Players: 2-4

Type: Middle weight German


Board:Depicts the family homes of the players. Squares in the bay represent potential Kaiso fields. A market circle at the top of the board shows current prices, a year track, and an area for event cards. Two player games use only the top half of the board, fold out the other two quarters to accommodate more players.

Dice: The dice look like sushi rolls, white dice with a green band of nori wrapped around them. These come in light green, green, and black-green.

Infrastructure cards: Boats, Nori presses, house upgrades. Have capacity and cost printed on them.

Fences: Sets of color coded markers. Players must build fences to grow Kaiso. Cost 1 Ryo.


Harvest/Nori tokens: Three colors of tokens to correspond to the three types of seaweed. These represent both planted seaweed and the final product of pressed Nori.

Ryo: Money tokens

Event cards

Baby tokens


Players score one point for the following.
1. Having the most Kaiso fields
2. Having the most Ryo
3. Having the biggest family
4. Having the most Favor
Ties are broken by who has the most infrastructure on their farm.

Set up:

Each player has two meeples, an aged father and son or daughter. They also have three fences set up in front of their home. Players are given a boat and a press, As well as 2 Ryo.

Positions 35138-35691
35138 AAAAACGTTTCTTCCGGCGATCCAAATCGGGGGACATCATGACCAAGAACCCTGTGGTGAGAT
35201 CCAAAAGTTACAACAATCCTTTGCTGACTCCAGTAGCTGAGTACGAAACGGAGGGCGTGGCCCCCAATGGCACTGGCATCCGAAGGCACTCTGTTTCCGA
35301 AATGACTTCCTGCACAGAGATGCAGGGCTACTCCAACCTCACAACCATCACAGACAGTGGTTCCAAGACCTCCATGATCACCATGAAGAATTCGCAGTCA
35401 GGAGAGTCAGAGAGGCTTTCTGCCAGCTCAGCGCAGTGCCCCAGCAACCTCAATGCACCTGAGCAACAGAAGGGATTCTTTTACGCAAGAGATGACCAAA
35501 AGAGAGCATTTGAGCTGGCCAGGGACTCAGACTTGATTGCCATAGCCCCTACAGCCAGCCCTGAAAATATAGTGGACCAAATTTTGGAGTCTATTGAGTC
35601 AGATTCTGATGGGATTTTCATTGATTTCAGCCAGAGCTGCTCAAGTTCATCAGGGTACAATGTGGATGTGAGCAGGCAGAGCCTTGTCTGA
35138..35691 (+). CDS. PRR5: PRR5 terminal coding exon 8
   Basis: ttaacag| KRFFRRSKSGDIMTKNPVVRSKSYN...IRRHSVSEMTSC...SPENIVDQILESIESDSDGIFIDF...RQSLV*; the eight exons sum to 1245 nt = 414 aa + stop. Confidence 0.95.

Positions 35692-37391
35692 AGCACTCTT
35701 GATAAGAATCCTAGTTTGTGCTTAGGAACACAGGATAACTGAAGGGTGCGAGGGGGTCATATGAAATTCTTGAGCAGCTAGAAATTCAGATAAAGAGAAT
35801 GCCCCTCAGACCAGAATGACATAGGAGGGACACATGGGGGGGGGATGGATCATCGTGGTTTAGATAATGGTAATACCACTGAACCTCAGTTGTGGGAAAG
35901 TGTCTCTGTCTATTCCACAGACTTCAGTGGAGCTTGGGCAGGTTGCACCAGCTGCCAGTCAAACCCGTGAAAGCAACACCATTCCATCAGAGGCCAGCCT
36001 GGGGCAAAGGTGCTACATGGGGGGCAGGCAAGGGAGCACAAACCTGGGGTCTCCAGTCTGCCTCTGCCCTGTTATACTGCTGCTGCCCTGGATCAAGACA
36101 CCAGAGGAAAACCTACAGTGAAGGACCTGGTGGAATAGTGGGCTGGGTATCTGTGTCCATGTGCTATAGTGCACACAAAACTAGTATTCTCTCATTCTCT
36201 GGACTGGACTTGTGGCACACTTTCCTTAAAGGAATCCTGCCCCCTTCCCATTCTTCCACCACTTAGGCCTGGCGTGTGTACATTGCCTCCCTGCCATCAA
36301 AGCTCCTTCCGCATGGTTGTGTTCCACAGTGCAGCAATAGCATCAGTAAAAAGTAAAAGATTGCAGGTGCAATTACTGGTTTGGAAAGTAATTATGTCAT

There are five phases per year.

Spring:Building, buying, planting. In this season players may build fences, upgrade their homes, buy presses or boats. Fences may be placed adjacent to another fence that the player owns. A player must spend 1 favor to build a fence in the red middle fields.

Players may plant new kaiso beds on their fences, by putting a harvest token on the field.

Summer:Harvesting. The dice start on fields with a green side up, indicating that they are fertile. The player may roll as many dice as they have available, but they are not required to roll them all. Each die that comes up green may produce a harvest token of the same color, limited by boat and press capacity. A meeple must be available to man a boat, and another to work the presses. If additional boats or presses are purchased additional meeples are needed to work them.